Monday, February 13, 2006

Cosmo in Torino

Turin or Torino? Many of the reports I see use 'Torino' instead of 'Turin' to describe the host of the 2006 Winter Olympics. 'Torino' is of course is what the Italians call their city, whereas 'Turin' is the anglicized version of it. I was not alive during the 1972 olympics, and I can only wonder whether they were the München Games. In Bayern. In Deutschland. If not, well, then maybe they should have been. Am I saying that we should adopt the "local" version of the place name? Only in certain cases.

For one thing, 'Torino' is not an odd looking word for English speakers. It flows rather well. And yet we say 'Turin.' Why has Tblisi avoided the anglo-axe? 'München' is rather odd for English speakers, and perhaps 'Munich' is better.

We should not automatically adopt the local name for the place. For one thing, not everyone uses the Latin alphabet, and phonetics must be taken into consideration. Another thing: there might not be a single "local name". What do locals call Switzerland? Schweiz? Suisse? (How about "the C.H."? "Don't call it that," says Michel Bluth.)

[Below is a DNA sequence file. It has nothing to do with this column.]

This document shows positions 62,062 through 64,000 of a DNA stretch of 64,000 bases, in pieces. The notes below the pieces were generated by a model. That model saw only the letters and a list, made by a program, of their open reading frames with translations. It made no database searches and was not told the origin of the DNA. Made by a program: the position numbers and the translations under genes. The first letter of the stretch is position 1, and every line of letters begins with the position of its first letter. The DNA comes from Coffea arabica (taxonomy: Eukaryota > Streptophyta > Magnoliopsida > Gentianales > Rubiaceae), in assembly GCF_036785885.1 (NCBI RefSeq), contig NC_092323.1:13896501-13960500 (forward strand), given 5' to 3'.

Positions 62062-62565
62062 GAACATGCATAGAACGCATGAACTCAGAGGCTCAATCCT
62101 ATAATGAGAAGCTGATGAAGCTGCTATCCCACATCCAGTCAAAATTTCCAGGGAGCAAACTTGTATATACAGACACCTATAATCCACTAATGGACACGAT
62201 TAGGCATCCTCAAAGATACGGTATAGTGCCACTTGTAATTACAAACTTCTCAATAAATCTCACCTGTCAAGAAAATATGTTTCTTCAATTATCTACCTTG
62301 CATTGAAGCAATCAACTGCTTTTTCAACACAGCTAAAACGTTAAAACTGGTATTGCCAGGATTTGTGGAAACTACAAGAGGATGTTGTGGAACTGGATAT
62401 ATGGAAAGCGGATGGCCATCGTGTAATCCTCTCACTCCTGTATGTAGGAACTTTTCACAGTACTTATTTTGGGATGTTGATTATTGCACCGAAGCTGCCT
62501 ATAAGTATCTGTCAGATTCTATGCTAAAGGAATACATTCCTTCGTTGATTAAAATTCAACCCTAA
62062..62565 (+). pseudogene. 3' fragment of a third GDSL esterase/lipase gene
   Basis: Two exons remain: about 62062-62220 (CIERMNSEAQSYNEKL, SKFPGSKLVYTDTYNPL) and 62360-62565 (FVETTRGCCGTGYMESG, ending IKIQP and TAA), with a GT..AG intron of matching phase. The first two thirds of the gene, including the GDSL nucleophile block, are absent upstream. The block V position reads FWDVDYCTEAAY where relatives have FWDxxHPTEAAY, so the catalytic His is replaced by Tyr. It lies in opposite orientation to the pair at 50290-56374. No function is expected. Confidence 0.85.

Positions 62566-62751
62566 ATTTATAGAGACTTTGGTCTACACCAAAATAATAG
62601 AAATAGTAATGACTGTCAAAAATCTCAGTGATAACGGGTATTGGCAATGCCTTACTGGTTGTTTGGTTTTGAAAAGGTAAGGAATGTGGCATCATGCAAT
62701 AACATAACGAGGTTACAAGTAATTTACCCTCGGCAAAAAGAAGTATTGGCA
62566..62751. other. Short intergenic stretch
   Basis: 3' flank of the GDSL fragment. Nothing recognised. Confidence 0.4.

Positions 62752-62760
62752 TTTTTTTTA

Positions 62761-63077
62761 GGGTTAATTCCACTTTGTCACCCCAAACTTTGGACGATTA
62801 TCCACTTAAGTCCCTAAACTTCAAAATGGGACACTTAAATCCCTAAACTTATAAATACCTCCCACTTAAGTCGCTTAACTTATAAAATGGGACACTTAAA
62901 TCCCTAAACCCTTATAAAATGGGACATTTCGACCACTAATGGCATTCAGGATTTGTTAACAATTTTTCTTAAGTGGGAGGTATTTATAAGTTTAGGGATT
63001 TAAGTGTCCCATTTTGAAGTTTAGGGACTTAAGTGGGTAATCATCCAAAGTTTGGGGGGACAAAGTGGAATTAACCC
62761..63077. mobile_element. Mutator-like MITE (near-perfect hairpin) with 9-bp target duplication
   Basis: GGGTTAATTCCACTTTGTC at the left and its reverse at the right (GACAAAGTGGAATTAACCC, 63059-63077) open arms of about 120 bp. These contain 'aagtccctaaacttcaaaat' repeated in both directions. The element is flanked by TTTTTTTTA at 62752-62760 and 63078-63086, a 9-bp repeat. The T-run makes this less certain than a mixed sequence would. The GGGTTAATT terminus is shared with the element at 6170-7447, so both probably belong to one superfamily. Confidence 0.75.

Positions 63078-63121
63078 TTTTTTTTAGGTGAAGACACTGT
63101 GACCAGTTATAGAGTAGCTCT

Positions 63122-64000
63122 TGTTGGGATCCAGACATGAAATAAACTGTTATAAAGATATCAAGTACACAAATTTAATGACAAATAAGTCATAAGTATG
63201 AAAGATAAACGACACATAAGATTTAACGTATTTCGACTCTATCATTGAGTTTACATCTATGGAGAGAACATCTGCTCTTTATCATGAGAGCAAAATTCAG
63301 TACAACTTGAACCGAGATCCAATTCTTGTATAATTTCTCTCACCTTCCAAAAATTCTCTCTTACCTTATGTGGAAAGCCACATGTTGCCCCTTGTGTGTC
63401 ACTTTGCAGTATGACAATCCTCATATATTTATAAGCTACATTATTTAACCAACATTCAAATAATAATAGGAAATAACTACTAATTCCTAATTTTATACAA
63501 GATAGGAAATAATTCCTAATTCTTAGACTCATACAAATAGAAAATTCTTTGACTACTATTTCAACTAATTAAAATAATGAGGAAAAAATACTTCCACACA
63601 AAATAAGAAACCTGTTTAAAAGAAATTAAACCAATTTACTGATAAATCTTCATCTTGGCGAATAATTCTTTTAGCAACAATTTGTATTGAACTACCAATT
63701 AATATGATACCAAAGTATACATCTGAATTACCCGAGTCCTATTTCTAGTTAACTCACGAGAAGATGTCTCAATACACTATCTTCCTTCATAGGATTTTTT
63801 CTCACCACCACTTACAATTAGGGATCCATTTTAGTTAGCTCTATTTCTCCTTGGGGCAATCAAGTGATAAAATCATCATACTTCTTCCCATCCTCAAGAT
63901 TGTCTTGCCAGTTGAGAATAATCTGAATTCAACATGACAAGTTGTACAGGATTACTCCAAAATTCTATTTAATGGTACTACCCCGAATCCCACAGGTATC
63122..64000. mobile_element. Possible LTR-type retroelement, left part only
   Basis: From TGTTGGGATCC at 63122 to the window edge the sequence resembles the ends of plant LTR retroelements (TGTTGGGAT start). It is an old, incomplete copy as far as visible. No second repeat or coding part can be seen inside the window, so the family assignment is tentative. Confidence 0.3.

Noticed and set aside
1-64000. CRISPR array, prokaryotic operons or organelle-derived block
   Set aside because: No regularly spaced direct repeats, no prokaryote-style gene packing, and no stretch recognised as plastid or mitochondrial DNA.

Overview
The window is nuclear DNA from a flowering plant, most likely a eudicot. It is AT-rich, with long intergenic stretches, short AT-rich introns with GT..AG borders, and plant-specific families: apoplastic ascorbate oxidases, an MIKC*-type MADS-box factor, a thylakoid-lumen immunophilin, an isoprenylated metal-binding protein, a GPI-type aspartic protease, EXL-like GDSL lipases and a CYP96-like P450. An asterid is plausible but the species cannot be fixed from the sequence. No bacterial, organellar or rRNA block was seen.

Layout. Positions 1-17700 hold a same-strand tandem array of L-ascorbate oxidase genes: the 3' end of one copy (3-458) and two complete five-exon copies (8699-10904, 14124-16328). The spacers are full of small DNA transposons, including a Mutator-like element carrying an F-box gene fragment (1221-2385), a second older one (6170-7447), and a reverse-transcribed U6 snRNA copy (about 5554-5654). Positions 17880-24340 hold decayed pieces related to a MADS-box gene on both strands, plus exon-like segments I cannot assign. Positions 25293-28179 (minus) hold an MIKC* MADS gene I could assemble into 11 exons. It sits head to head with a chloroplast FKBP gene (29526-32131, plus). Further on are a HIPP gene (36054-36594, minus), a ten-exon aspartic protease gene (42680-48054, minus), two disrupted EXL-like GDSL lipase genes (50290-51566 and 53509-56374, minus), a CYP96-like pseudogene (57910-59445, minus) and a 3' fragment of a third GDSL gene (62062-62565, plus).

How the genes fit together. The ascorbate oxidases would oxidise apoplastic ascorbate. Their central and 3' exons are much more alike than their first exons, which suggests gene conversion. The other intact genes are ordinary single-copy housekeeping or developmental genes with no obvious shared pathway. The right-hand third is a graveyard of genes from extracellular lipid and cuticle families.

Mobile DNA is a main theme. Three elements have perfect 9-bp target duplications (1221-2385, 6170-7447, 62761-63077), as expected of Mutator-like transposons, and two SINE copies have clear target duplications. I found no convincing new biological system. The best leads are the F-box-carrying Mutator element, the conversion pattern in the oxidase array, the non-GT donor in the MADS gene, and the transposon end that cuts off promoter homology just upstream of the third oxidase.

For certain "contested" names, maybe we should go back to Latin as a standard. For example, the Danube is a river that flows through many European countries, and thus is called a variety of names. 'Danuvius' is not a bad name for it in my opinion. Of course, what have we gained from calling it that? English speakers and Latin speakers unite? I suppose it's mostly pedantry.

But Torino is better than Turin. Thus spoke Zoroaster.


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